Sponsored by:

Comment, blog & share photos

Log in | Become a member
The Honolulu Advertiser

Posted on: Wednesday, December 5, 2001

White House turned into winter wonderland

By Sandra Sobiera
Associated Press Writer

WASHINGTON — Whatever Mother Nature decides, first lady Laura Bush ensured a white Christmas for the White House by blanketing the mansion's State Floor with 800 pounds of artificial snow.

First lady Laura Bush recently gave media representatives a tour of the White House Christmas decorations.
Associated Press

With crystal snowflakes and silvery icicles covering 49 live fir trees throughout the Grand Foyer, East Room and State Dining Room, the president's home is decorated in monochromatic white this year, a look that Mrs. Bush said she chose for its elegance.

"I love the simplicity of it," she said Monday as she led reporters on a tour designed to give the general public — through newspapers and television — its only look at the elaborate holiday decorations. The Bushes, under advice from the Secret Service, canceled the popular public tours after the September terrorist attacks on Washington and New York.

"I am sorry about that. I think our responsibility — the president's and mine, as the current residents — is to err on the side of safety and caution for everyone who goes to the White House," Mrs. Bush said.

"You can really help us by letting people who can't come to the White House this year see what the decorations are like."

After the terrorist attacks, Mrs. Bush chose the Bible verse inside the Christmas card that she and President Bush are sending to thousands of aides, supporters and dignitaries. "Thy face, Lord, do I seek. I believe that I shall see the goodness of the Lord in the land of the living," reads the inscription from Psalm 27.

It was that same goodness that America saw on Sept. 11, "so many people sacrificing to help other people," Mrs. Bush said.

The card features a homey Adrian Martinez painting of gifts wrapped, ribboned and waiting on a chair in the second-floor hallway.

Keeping with her "Home for the Holidays" decorating theme, replicas of former presidents' homesteads — from Thomas Jefferson's Monticello to James Buchanan's Wheatland — stand on mantelpieces and tabletops throughout the White House. For ornaments on the centerpiece 18-foot Christmas tree in the Blue Room, artists from each of the 50 states and the District of Columbia were invited to contribute all-white replicas of historic houses in their own states.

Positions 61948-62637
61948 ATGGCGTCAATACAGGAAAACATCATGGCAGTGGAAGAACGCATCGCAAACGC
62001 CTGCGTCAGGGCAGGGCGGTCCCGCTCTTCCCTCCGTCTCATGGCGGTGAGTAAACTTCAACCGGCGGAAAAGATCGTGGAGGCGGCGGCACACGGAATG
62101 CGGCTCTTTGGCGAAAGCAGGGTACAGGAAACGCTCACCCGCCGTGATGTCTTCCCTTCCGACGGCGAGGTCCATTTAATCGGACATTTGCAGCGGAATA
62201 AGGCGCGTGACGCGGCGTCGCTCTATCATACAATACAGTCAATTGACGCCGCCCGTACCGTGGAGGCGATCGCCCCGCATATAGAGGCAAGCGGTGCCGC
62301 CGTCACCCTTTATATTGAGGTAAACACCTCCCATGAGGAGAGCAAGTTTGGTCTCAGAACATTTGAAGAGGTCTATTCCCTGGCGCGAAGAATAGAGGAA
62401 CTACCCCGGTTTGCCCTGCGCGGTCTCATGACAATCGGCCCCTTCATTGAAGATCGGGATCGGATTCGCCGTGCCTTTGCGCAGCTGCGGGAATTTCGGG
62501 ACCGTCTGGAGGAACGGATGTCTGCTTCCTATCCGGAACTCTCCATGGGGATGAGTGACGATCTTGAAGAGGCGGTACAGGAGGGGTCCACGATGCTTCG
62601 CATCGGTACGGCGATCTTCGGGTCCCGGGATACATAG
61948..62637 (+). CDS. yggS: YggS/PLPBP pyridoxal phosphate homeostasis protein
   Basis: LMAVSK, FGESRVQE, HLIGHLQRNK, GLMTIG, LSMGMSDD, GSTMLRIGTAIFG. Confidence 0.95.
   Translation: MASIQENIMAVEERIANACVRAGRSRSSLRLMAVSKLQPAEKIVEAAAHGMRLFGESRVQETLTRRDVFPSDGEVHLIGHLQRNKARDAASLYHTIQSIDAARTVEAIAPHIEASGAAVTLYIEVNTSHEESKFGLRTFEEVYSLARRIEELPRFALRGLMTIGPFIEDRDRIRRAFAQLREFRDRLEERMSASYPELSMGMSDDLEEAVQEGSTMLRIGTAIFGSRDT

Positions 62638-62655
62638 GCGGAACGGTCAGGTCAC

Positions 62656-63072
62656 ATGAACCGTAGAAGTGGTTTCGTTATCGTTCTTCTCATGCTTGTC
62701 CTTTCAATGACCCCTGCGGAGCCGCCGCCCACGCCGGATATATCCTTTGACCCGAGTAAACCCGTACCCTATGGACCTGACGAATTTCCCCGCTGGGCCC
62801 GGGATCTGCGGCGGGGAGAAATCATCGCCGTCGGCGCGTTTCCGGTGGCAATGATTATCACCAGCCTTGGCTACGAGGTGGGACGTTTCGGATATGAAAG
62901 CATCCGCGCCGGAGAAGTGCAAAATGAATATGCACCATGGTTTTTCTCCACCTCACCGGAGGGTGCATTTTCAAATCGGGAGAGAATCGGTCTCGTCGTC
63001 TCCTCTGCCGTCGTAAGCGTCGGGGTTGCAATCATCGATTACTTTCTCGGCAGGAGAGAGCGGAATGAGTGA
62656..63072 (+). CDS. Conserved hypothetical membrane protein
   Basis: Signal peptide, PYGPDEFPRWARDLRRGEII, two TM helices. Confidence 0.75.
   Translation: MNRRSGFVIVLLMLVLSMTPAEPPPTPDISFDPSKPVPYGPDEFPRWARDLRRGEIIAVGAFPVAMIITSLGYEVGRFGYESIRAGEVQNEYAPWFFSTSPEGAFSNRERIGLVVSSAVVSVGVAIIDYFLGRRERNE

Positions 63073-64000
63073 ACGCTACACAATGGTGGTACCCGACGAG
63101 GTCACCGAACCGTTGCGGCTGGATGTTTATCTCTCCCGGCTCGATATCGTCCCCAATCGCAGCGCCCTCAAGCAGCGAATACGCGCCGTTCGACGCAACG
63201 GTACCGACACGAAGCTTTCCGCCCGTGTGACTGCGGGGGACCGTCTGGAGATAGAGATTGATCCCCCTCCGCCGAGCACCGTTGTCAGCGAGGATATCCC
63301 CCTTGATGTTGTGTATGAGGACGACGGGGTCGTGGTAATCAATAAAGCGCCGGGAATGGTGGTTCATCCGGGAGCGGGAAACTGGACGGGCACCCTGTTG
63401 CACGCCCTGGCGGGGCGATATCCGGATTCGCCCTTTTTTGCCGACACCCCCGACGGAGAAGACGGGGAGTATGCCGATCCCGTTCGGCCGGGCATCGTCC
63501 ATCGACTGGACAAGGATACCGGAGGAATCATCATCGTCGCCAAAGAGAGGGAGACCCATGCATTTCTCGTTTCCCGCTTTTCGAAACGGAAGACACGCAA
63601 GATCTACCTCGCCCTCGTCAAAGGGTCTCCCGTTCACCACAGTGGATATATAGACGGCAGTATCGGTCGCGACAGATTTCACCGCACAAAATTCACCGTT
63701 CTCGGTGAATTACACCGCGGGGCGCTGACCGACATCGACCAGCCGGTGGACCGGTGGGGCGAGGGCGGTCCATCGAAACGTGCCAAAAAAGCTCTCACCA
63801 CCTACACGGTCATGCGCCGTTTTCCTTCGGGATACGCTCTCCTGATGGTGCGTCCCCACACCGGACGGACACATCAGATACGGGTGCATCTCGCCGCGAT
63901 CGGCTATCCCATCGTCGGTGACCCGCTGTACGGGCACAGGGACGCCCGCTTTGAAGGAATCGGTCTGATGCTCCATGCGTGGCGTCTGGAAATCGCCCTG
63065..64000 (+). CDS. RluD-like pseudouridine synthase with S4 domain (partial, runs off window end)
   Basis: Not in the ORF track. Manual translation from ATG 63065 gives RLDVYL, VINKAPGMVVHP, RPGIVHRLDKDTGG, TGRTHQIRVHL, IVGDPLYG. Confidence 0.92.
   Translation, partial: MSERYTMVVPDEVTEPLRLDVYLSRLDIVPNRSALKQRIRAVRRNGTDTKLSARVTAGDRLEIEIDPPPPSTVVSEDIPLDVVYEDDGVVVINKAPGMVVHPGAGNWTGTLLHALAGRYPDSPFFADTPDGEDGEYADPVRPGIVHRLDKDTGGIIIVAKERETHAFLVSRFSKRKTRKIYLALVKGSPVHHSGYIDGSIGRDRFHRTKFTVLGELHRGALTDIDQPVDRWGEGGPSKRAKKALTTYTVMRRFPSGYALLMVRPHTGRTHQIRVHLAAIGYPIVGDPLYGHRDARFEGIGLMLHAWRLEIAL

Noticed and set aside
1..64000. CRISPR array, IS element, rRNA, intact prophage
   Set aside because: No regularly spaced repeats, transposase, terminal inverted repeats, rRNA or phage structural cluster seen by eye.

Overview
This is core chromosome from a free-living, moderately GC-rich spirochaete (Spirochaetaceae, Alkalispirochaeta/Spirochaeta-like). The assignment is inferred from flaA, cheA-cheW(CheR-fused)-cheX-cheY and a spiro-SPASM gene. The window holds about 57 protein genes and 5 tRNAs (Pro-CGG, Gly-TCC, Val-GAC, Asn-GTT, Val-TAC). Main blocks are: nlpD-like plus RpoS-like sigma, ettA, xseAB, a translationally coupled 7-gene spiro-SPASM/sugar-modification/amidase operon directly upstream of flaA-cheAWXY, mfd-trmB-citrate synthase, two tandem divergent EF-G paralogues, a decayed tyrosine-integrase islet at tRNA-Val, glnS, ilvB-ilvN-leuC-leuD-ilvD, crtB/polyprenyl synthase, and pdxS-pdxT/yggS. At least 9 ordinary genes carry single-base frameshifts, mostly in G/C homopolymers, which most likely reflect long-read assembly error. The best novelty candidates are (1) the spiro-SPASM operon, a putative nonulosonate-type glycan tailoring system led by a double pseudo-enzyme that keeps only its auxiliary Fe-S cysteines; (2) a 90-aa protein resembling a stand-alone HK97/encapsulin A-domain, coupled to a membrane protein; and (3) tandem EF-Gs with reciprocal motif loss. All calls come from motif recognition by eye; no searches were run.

In the private living quarters upstairs, staffers decorated the family Christmas tree on Sunday with ornaments from the Bush family collection, including those made by twin daughters Jenna and Barbara when they were children.

"We did not decorate it ourselves this year," Mrs. Bush confessed. "That may be one of the reasons he ran for president. Only kidding."

The traditional gingerbread house, 130 pounds of edible artwork on display in the State Dining Room, pictures the White House as it looked in 1800, when John Adams became its first resident. On the lawn, a candy version of the Bushes' terrier sits beside a chocolate signpost reading "Beware of Barney."

Pastry chef Roland Mesnier said his creation took three weeks to build, would be on display for another three weeks and would then be demolished. "It will gather so much dust, I don't think we can give it to somebody to eat," Mesnier said.

Invited guests to the Bushes' 22 parties (starting Monday with a soiree for decorators and the congressional ball) will not go hungry, but will feast on salmon and fresh fruit laid out on a table watched over by dolls dressed as carolers.

"I want to wish everyone a very, very happy and safe holiday season," Mrs. Bush said. "I hope that all Americans will reach out to their neighbors and their friends and all the people in their community this holiday in honor of the people we lost on Sept. 11. Spread goodwill and cheer everywhere. I sincerely wish for peace on earth in the New Year."